Were here to help

It is an honour to continue serving as your Member of Parliament. The work I do for you in Ottawa is important, as I strive to give voice to your needs and aspirations on the national stage.

But it is equally important for me to make sure that I’m actively engaged in helping you in our community. I want to make sure that you get fair and timely access to federal government programs and services, and that we help sort out problems in these areas when they arise.

I am blessed to work with amazing staff, whose commitment and dedication to public service is unparalleled. Together, we make every effort to assist with all matters that fall under federal jurisdiction.

When possible, we also do our best to refer constituents to other levels of government or to non-governmental organizations that may be able to provide support and assistance with problems outside our jurisdiction.

Each level of government is, of course, responsible for its own programs and services. But it’s not always easy to know whom to call for what. Hopefully, the list below will help you navigate through that confusion, and give you easy phone access to the answers you need.

I hope that this information is helpful to you, and I look forward to helping you with any questions or issues you may have with respect to federal government programs.

Investment Canada Act sells out steelworkers, but government says thats okay because companies are making money

Ms. Chris Charlton (Hamilton Mountain, NDP): Mr. Speaker, one of the problems, of course, with an omnibus budget bill is that one can pick and choose what one decides to talk about and skim over some of the rest. With the Conservatives, unfortunately, the devil is always in the details when it comes to their budget bills.

I want to ask about two issues in particular that I did not hear the member mention and that trouble me.  …

Second, there are provisions in this budget that also deal with the Investment Canada Act.

The member would know that on a number of occasions I have raised the story of the U.S. Steel buyout of Stelco under the Investment Canada Act where absolutely no production or employment guarantees were met by that company. The government took them to court, and was winning every step of the way, but then folded like a cheap shirt.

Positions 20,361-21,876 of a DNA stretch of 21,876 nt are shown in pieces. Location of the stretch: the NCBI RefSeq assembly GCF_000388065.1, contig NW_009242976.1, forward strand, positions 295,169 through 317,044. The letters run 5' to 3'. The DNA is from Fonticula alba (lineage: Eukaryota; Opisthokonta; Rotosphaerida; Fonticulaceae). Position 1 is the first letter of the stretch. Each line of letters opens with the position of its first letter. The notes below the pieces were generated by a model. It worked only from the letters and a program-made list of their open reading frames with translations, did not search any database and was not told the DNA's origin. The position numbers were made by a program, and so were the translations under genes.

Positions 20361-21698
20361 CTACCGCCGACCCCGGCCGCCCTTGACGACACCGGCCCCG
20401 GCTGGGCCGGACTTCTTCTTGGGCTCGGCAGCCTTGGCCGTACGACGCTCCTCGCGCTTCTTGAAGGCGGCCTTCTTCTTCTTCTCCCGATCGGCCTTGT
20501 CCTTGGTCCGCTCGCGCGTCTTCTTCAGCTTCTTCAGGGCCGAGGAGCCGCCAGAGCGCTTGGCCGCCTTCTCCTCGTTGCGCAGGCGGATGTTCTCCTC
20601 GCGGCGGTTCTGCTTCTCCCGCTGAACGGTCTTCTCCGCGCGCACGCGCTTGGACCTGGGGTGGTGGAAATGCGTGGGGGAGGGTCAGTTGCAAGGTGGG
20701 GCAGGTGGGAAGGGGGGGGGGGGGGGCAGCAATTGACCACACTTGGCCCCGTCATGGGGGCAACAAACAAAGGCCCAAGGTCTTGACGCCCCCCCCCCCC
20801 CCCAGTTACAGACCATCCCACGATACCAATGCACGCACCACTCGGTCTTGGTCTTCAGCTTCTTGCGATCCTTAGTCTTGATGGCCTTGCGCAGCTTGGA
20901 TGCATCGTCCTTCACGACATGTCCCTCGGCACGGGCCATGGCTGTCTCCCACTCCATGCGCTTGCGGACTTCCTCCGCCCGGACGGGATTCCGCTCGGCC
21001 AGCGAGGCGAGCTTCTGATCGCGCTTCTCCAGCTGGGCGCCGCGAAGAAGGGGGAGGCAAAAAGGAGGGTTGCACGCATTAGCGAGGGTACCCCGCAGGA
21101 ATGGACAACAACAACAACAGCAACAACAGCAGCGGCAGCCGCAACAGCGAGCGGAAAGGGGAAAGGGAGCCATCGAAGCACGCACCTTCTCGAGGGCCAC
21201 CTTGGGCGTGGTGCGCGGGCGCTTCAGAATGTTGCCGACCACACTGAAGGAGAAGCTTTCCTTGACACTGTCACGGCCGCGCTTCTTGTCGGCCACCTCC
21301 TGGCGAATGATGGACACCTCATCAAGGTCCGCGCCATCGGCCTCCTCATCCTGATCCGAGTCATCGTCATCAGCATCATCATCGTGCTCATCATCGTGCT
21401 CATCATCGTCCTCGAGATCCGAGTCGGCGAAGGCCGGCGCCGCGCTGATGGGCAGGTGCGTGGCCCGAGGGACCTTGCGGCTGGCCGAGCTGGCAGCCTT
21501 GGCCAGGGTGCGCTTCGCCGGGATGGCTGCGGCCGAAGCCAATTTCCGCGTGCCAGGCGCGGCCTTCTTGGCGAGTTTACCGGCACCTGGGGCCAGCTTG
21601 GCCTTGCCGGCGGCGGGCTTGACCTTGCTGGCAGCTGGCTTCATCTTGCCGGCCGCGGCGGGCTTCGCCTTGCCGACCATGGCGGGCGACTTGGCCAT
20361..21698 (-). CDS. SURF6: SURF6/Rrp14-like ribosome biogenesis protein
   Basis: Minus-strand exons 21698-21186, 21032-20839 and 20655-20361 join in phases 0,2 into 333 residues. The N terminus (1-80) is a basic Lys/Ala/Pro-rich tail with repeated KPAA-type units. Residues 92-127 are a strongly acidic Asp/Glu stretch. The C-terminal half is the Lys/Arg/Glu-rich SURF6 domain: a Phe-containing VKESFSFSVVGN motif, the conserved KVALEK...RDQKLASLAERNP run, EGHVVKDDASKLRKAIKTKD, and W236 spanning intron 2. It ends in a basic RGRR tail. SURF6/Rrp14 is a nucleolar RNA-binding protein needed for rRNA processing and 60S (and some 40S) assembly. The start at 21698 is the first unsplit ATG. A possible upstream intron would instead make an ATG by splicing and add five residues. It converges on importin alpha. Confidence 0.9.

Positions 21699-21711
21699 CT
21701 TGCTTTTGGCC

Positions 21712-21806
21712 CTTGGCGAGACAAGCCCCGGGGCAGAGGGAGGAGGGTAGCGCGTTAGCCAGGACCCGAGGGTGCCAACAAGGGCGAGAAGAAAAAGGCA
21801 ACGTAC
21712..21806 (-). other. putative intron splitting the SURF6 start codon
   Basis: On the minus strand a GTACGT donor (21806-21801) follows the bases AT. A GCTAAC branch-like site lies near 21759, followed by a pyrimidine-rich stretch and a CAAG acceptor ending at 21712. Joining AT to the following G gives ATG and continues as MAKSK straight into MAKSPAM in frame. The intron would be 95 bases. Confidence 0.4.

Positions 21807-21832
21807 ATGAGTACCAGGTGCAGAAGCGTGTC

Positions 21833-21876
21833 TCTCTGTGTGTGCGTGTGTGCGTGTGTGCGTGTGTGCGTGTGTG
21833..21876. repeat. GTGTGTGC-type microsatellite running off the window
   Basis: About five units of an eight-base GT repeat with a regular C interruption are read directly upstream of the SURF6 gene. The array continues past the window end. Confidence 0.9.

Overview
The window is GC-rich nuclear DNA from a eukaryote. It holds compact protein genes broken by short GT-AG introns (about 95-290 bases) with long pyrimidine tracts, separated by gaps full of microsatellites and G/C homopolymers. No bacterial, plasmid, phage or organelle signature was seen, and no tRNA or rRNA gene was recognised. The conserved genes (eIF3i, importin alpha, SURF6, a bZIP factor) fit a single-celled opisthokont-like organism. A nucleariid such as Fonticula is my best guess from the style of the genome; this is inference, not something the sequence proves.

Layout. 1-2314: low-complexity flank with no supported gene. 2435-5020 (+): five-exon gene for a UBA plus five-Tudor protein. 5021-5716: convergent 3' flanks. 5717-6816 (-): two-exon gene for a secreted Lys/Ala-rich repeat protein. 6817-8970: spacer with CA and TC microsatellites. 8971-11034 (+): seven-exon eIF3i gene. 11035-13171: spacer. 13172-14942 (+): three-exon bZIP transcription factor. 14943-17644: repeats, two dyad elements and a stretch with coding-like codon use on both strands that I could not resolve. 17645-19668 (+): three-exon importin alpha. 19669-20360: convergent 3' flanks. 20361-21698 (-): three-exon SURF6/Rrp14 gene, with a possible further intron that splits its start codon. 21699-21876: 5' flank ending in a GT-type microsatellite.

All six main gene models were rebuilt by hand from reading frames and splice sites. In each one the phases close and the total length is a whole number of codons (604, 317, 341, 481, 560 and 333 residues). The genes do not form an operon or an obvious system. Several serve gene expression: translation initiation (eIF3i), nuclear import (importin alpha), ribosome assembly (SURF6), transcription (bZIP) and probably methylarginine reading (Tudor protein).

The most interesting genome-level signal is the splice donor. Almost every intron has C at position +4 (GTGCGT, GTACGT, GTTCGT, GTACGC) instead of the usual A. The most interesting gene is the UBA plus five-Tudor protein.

How do these Investment Canada Act provisions actually help the people who are now for the third time, in three collective agreement negotiations, locked out by the company?

Hon. Rob Merrifield: Mr. Speaker, it is an absolutely wonderful story that we have with regard to investments in Canada, and for those who come to this country to invest and create opportunities for employment in manufacturing, as well as the opportunity in the long run for Canadians on investments. This is one of the first times in the history of our country that we actually have the floodgates wide open because it is all about confidence. People are going to invest in this country because of the confidence that is here that they would actually be making money.

In fact, I was talking to a group this morning from chemical corporations in this country that are dealing with investments. They are looking at infrastructure builds of $5 billion over the next five years. They are saying that they have corporations all over the world, but the corporations that are making the most money are really Canadian corporations. Why? It is because of the competitive advantage that we are giving them. We are working to make certain that we have the opportunities for Canadians to be able to develop manufacturing jobs and good jobs in the long run. These are one small example of the kinds of investments that are coming into this country. …

Fighting to protect Employment Insurance